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Friday, July 10, 2009

Moving to Okinawa, Volume 1

I am beginning to prepare for the biggest move of my life.

I feel anxiety. I cannot stand moving. I despise moving. Moving my home is very unnatural to me. I have tears. I have to say goodbye to my dog. I have to sell the car I love. The Army will pack all my things, each and every meaningless thing, but I am just getting rid of special collectibles and some of my sweet stone collections because I have grown tired of packing and unpacking them. I am dismal. I am sad. This is not in my nature. I am dark. I am tired. I do not sleep. I feel anxiety. Constant lists in my mind. No energy.

But then my darling daughter makes me smile.


And then I look at a picture of an Okinawan beach.



And I get through another day.

4 comments:

  1. Hey Becca, It will get better. Christine and I have moved 4 times in the past 3 years. For three years prior to that we put everything we owned in storage except a few pieces of luggage and we handed over the keys to our house and let a family live there; first when we lived and studied in Brussels and again when we lived in Amsterdam.

    We have learned quite a lot about what matters in life. What things make us who we are and what things -abstract or material- are merely clutter. We have repeatedly gone through the liquidation, consolidation and elimination of our material possessions. Sometimes objects are missed though most of the time either forgotten or gladly not remembered. Everything can be replaced, except of course the lives of the ones you love and those that love you. You will come to find that having the opportunity to clear the junk we all accumulate and finding new, better, prettier, etc. junk is one that not many people get, nor would they ever choose to.

    Focus for now on the aspects that you will soon find most difficult. First, The separation from family and friends needs preparation, make sure you spend as much time now with those you are leaving and keep in contact once you have gone. You will value the fact that you were able to build stronger bonds when you are divided by an ocean. The memories will help you through the times of loneliness.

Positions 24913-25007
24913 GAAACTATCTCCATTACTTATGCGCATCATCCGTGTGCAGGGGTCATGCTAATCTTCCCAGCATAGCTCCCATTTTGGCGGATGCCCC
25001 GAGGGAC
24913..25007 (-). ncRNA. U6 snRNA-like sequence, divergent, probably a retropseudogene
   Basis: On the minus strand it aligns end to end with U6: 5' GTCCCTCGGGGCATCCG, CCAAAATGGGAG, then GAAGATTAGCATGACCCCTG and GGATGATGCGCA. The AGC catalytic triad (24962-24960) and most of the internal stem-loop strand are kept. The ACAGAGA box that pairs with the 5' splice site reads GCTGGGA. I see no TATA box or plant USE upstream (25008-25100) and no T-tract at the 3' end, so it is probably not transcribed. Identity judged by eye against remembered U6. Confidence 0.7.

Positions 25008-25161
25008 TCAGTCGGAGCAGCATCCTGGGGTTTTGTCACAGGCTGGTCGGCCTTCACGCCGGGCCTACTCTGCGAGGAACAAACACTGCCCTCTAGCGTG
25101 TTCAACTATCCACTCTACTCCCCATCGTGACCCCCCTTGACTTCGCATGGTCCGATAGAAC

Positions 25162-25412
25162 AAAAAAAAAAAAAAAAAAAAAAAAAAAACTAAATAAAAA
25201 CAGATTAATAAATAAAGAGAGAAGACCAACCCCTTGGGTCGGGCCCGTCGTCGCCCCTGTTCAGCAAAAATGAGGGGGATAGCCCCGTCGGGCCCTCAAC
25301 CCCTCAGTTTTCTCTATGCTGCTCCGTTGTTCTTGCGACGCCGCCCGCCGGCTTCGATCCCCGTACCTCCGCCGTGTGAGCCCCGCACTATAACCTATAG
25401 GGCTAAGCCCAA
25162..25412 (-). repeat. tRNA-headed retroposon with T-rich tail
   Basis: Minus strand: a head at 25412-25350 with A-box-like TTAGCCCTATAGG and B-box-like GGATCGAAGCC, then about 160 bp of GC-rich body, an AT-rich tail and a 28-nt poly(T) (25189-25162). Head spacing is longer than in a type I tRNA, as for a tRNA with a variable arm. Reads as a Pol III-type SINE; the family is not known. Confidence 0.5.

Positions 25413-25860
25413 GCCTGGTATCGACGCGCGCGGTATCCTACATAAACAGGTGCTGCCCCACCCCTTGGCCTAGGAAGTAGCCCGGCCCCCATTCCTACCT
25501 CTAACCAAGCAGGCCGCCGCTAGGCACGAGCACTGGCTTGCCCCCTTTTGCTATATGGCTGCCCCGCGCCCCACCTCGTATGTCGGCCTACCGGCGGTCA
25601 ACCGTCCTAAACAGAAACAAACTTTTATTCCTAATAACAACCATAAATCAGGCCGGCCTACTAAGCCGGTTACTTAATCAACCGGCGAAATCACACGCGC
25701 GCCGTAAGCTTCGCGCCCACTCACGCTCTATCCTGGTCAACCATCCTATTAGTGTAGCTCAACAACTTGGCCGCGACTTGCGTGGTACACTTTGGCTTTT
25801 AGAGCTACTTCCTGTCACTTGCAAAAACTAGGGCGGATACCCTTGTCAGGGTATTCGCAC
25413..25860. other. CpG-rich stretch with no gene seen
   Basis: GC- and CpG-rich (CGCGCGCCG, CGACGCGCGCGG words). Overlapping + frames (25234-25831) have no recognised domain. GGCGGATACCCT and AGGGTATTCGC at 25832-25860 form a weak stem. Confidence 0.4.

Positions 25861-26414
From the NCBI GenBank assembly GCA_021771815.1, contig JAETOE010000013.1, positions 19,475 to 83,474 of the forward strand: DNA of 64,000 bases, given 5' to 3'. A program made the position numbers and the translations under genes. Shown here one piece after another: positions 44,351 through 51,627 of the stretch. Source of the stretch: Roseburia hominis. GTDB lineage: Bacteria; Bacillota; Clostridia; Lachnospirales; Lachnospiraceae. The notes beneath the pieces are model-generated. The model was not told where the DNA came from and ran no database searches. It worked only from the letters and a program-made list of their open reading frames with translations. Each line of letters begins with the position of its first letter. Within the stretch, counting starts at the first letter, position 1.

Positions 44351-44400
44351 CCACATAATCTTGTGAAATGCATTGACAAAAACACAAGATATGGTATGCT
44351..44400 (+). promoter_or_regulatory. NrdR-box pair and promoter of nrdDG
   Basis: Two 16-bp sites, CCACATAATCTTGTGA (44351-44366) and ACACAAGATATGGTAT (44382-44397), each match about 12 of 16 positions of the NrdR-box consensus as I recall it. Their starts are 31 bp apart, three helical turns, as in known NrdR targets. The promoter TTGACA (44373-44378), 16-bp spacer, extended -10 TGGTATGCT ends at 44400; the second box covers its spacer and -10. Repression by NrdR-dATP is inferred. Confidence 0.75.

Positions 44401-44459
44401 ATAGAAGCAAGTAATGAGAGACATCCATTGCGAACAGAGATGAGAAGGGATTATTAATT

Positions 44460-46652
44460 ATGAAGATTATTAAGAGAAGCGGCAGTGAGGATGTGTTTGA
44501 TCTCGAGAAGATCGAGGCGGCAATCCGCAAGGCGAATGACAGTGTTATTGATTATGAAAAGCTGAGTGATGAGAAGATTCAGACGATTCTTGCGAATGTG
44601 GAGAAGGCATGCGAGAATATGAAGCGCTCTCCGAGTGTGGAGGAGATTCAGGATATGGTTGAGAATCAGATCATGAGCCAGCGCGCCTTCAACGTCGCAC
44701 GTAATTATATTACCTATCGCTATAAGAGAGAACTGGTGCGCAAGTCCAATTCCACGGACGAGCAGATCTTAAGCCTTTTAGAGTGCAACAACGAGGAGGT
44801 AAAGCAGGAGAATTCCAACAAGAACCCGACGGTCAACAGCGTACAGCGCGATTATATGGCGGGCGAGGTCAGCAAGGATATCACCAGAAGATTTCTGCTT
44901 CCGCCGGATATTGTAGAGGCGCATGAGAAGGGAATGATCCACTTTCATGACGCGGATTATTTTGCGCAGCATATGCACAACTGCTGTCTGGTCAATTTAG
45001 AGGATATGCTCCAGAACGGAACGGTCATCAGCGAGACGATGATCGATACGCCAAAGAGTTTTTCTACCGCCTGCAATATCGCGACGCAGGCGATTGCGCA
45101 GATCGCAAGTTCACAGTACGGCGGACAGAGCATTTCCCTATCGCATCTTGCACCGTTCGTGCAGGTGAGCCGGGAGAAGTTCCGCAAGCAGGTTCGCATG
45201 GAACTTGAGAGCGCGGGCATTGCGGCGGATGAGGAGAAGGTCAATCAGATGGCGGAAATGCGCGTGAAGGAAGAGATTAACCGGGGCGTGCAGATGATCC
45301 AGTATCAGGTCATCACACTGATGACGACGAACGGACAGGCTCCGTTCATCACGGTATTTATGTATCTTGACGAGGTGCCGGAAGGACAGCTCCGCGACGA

Second, I suspect your forthcoming international adventure will be quite different than mine and Christine'. Being stationed on an army base will be an immediately recognizable community - one in which everyone shares a common bond. Nevertheless, learn as much as you can about the culture, language and customs of Japan - before you go. Try to find videos and documentaries on the internet even if not in english that show daily Japanese life in todays context. Try to pick up on some of the language, there are many free sources though I do believe the Army offers Rosetta Stone to transfers.

    Christine and I have experienced the very real existence of culture shock. We found ourselves in the middle of one of the largest cities in europe, in the pouring rain, treading cobblestone streets, dragging 4 large rolling suitcases, 2 large garment bags, 2 backpacks, and a paper shopping bag of last minute carry-ons. No one spoke any english and we couldnt find our apartment; (one rented sight unseen we figured out why it had been unseen) there was no comfort in watching TV as we hadn't had time to learn french before departing. A bad Idea as we soon found ourselves in business classes being taught in french.

    We made it through, we learned to enjoy it, on a later trio to europe we returned to Brussels for a few hours just to walk past our old apartment. We have much to reminisce about and we are fond of the experiences we gained and the memories we will forever have.

    Perhaps one of the most surprising things you are likely to overlook - the unexpected feeling of reverse culture shock when returning 'home'. You will have found that you miss Japan and the life that surrounded you there.

    So Fret not. You only live once - accomplish as much as you can in the limited time we have. Enjoy this time of change and remember that it is making you a much stronger and richer person who will never regret the day you changed your world.

    Good luck on your journey.
    Best Regards,
    Tim Rafferty

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  2. TIM!!!!
    THANK YOU SO MUCH for taking the time to type this. It is amazing. I love you for it. I may even have to seek you ouot for strength in the future!~!! I would love to hear more about your travels and experiences some time. You are very cool and very blessed. Thank you :) You have helped me.
    Love, Bec

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  3. I'm almost afraid to ask - but have you found a home for your dog? I really hope so. If you still have time, don't be afraid to post an ad on Craigslist.org in your area. "free to good home" works well. It really does. (It still hurts to say goodbye though)

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  4. I did find a home for my dog!!! Thank you for asking. Dear friends offered to take her and it was my first choice of where I would want her to be, if not with me :) Thank you for asking.

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